Will a lot of people argue with them? Absolutely. Some critics claim that we are too pessimistic about carbon mitigation, that we understate the probability of catastrophic climate change, that we are wrong to write that “the movement to stop global warming has taken on the feel of a religion.” Fair enough: we will debate those issues.

Friday, October 16, 2009

"Desire Spiral" - Thoughts On Ambition, Success, and Burnout


Lately I have not really felt myself. Most times throughout the day I feel normal, but in the past month or two I have been plagued by intermittent down spells. Those who know me personally know that I am generally positive and upbeat so these little down moods got me a little worried. I have been doing my best to do some self reflection and soul searching to see what the source is and after a few weeks I think I am narrowing in on some causes. I am self diagnosing my ailment as “desire spiral.”

At about age 11 I knew that I wanted to dedicate my life to the great game of hockey. I wanted to earn a division I scholarship and play college hockey. I have spoken about how I probably should have set my sights higher on BadskiBlog before, but regardless I have no regrets. From that age forward I did whatever it took to achieve my dream. I sacrificed a lot and put in an extraordinary amount of hours driving towards that goal. The experience of setting a long term goal and achieving it taught me a lot. However, I was obviously unprepared to parallel those lessons over to my life after hockey.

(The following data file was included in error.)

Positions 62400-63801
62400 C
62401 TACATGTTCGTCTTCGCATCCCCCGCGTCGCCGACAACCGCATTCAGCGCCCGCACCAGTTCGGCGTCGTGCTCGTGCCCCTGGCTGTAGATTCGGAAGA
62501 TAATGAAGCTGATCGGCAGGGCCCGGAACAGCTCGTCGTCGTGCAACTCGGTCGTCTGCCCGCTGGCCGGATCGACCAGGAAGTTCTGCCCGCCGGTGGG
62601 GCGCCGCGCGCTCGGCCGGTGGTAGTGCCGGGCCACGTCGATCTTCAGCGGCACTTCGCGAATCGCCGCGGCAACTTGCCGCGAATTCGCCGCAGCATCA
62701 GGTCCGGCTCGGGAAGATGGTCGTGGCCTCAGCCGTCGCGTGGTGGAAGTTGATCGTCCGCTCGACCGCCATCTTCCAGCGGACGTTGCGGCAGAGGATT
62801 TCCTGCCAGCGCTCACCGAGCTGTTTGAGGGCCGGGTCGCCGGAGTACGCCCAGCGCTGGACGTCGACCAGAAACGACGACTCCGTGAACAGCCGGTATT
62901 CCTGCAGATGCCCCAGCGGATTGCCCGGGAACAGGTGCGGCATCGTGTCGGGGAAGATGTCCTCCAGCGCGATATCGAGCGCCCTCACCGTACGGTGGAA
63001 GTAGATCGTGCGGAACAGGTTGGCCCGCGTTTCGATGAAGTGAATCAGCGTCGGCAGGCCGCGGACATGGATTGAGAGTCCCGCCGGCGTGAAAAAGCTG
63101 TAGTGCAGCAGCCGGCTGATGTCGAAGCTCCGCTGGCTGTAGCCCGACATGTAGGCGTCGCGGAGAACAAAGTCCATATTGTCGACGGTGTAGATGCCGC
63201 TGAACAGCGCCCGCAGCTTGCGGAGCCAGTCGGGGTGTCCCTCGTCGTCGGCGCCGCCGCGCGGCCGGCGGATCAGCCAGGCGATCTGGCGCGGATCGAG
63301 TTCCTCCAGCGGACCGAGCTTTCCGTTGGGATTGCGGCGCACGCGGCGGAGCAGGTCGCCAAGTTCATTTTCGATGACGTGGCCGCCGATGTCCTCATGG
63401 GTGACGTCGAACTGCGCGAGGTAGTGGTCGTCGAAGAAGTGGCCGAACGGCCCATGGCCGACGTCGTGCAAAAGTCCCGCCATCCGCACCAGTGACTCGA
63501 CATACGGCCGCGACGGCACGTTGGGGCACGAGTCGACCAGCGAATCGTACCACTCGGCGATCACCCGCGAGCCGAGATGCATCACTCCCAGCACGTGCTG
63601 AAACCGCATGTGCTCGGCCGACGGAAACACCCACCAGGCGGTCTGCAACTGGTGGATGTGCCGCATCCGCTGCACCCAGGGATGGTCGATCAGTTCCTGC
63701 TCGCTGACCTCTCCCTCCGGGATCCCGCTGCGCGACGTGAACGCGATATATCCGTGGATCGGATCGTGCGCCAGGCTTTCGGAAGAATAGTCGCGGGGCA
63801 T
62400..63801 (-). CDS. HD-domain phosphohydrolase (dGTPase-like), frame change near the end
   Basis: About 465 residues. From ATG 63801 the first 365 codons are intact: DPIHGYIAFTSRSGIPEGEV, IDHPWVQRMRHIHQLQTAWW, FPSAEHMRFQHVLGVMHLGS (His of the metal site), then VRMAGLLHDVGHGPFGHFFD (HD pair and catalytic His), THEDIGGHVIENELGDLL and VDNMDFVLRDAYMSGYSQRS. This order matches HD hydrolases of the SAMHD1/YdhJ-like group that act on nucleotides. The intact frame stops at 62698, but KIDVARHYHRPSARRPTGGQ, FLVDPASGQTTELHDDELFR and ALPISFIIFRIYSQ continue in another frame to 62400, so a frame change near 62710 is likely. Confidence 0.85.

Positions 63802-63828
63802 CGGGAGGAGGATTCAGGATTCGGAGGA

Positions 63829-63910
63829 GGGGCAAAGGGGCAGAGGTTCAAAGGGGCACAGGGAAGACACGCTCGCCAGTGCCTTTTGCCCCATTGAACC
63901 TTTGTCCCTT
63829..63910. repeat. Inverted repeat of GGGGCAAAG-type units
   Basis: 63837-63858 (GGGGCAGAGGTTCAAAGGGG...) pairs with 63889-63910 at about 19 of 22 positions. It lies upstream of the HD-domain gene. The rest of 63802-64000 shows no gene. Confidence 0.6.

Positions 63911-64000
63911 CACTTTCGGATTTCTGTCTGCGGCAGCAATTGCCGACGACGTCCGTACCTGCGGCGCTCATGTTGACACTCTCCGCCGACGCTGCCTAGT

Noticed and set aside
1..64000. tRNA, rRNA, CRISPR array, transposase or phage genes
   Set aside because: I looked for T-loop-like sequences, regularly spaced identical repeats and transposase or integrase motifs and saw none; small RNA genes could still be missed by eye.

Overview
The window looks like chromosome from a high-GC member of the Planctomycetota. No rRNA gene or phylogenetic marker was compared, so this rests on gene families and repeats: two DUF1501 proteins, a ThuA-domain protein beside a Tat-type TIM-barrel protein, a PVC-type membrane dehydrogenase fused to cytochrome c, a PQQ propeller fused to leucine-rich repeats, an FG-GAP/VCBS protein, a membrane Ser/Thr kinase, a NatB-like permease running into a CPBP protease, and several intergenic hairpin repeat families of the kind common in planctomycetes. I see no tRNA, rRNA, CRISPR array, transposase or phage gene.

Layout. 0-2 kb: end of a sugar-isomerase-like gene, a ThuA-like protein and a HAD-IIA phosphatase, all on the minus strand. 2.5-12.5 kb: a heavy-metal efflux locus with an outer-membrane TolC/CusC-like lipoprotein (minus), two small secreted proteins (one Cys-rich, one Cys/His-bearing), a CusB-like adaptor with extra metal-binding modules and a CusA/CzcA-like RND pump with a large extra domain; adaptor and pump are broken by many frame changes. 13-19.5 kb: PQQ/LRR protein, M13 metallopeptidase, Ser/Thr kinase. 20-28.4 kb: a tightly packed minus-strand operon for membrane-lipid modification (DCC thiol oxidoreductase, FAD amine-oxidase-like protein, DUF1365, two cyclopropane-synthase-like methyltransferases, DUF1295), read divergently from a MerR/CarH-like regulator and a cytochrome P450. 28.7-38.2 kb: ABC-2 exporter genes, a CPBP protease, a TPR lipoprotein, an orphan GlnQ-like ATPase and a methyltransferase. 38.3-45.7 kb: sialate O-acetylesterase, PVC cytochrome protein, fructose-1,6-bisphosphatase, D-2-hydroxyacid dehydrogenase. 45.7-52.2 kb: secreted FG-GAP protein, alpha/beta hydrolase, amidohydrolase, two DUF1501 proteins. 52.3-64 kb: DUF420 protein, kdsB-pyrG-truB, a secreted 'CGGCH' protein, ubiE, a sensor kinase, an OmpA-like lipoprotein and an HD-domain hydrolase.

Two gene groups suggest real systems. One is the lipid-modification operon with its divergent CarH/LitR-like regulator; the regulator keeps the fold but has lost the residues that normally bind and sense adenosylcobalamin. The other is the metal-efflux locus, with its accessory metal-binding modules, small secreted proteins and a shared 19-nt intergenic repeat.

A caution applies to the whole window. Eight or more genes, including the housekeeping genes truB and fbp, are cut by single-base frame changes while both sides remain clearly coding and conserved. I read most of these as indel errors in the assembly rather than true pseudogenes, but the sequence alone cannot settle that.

I have remained driven in my post competitive hockey life but my focus has changed, broadened and become less concrete in terms of a defined end state. I now focus my efforts on things like career progression, self education, different ventures, my marriage, etc. All of these things (and more) are important to me, however unlike my hockey career there isn’t a destination in mind. I have general ideas of how I want all of these things to culminate into the life I want to live, yet I feel as though having an end state in each is self limiting. I don’t want to put the blinders on to opportunities that arise. I have experienced enough in my life to know that life doesn’t care about your plans. Life is like a tree; as you grow you branch out in the general direction you intended but often split off into a pseudo representation of your original idea. Needless to say, not having a relatively linear goal track like my athletic career has been hard for me. Which is what I believe is leading me to suffer from “desire spiral”

Desire spiral is the second and third order consequences that arise from being driven to achieve. I know I want to be successful. I know I need to work hard to achieve my goals and to progress as a person. But this desire often leads me to feel frustrated, down, restless, and often times less confident in my abilities than when I was just trucking along as an athlete seeing where the world would take me. Desire spiral is similar to the library syndrome, in that you don’t know how much you don’t know until you begin to learn. Desire spiral is you don’t know how much you can improve until you begin the journey of self improvement.